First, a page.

Dr Fredrick Muoki Wambua was a towering academic giant in his Ketululu village, Machakos County.
At a tearful funeral at his father’s farm in Ketululu on Friday, relatives and neighbours said they expected him to be a role model to the young generation.
That was not to be. The young doctor died by suicide, citing frustrations of not getting employment and mounting debts.
“We shall always weep for the son we loved so much but yet we could not keep,” Dr Muoki’s parents Pater Wambua and Juliana Wayua said in a joint statement.
The funeral brought the sleepy village to a standstill.
A lone stone house that sits on Mzee Wambua’s homestead underscores the gap that his son has left.
Dr Muoki was not married and had not built a house in the countryside as some of his agemates in the village had done.
“But since we cannot question God, we accept his will,” an uncle said at the funeral punctuated by sobbing.
As his relatives and neighbours struggled to come to terms with the death, friends and professional colleagues re-lived the fond memories they shared with the young man they described as outgoing.
“Muoki was the brightest in class from Form One to Form Four and was generous with his knowledge. We benefited from his generosity, especially in mathematics and physics,” said Antony Wambua, who was with Dr Muoki at Tala High School.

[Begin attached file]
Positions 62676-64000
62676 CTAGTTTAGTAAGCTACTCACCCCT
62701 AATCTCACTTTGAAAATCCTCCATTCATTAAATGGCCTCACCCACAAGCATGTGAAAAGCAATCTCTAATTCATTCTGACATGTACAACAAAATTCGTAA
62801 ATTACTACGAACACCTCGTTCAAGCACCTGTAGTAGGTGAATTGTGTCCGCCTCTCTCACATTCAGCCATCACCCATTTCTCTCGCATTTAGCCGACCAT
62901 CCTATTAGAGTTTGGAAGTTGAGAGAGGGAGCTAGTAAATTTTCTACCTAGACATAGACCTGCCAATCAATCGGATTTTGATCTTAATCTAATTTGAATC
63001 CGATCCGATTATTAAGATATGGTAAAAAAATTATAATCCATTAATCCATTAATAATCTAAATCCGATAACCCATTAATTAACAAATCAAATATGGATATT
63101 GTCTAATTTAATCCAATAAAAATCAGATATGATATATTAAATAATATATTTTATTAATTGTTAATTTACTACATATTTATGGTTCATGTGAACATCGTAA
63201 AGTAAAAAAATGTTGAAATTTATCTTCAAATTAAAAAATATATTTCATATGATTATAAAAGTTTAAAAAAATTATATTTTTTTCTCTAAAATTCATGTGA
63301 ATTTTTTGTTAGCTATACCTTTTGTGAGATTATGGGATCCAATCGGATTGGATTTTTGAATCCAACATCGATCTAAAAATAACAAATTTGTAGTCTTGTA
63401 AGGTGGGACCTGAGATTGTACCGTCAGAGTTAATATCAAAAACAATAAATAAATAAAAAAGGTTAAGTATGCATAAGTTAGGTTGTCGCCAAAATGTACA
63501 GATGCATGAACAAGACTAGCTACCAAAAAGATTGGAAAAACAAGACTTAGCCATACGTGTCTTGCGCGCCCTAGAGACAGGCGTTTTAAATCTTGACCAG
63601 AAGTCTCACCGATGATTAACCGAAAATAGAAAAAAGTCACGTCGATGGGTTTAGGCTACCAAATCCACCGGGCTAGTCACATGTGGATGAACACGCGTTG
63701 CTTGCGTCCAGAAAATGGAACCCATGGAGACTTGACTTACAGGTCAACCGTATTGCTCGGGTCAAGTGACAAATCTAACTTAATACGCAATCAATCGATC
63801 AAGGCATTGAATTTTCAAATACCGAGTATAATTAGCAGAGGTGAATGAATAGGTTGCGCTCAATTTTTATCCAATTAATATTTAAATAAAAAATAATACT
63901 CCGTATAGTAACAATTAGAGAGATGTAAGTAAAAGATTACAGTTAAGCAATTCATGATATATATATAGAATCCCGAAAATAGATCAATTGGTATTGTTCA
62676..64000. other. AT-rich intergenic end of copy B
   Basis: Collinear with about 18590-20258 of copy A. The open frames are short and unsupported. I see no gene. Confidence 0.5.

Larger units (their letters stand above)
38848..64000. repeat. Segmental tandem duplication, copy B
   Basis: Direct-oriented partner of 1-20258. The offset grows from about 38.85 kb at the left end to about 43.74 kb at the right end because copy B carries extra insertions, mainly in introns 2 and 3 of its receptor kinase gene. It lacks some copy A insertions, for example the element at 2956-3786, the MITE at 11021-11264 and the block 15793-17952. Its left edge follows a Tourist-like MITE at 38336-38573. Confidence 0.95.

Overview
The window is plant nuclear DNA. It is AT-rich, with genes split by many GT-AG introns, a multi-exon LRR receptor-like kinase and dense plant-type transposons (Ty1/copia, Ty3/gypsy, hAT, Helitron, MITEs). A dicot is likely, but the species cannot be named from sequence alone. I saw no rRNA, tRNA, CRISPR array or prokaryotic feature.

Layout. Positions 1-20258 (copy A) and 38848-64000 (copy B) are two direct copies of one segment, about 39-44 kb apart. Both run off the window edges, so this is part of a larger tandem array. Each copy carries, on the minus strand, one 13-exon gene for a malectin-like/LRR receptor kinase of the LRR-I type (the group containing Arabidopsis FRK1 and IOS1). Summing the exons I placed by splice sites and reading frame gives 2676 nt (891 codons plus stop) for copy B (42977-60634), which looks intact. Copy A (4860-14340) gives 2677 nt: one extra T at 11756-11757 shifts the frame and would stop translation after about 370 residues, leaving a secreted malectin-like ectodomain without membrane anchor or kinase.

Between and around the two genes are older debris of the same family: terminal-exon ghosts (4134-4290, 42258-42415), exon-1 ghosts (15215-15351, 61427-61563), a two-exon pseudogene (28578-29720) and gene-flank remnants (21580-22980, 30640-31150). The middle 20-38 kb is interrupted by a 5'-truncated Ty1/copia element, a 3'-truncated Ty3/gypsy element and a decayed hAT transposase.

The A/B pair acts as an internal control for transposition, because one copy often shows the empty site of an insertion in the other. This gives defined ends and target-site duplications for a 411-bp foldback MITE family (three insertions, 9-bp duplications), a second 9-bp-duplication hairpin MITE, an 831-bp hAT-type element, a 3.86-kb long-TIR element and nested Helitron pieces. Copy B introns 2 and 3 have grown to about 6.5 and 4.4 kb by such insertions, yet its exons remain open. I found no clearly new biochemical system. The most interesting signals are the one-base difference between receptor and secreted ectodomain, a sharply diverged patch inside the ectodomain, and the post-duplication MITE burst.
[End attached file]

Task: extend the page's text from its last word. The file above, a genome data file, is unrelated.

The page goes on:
The fifth born in a family of seven enrolled at Tala High School after emerging as the best in the entire Machakos region in the 2004 Kenya Certificate of Primary Education examination.
The Catholic Church funded his secondary school education through an arrangement that saw his father serve as a groundsman at a local school.
The young man defied his humble background and emerged as the best at Tala High School in 2007.
He studied Medicine and Surgery at Moi University.
This humble background is believed to have contributed to Dr Muoki’s generosity, which manifested further during his internship at Kangundo Sub-county Hospital.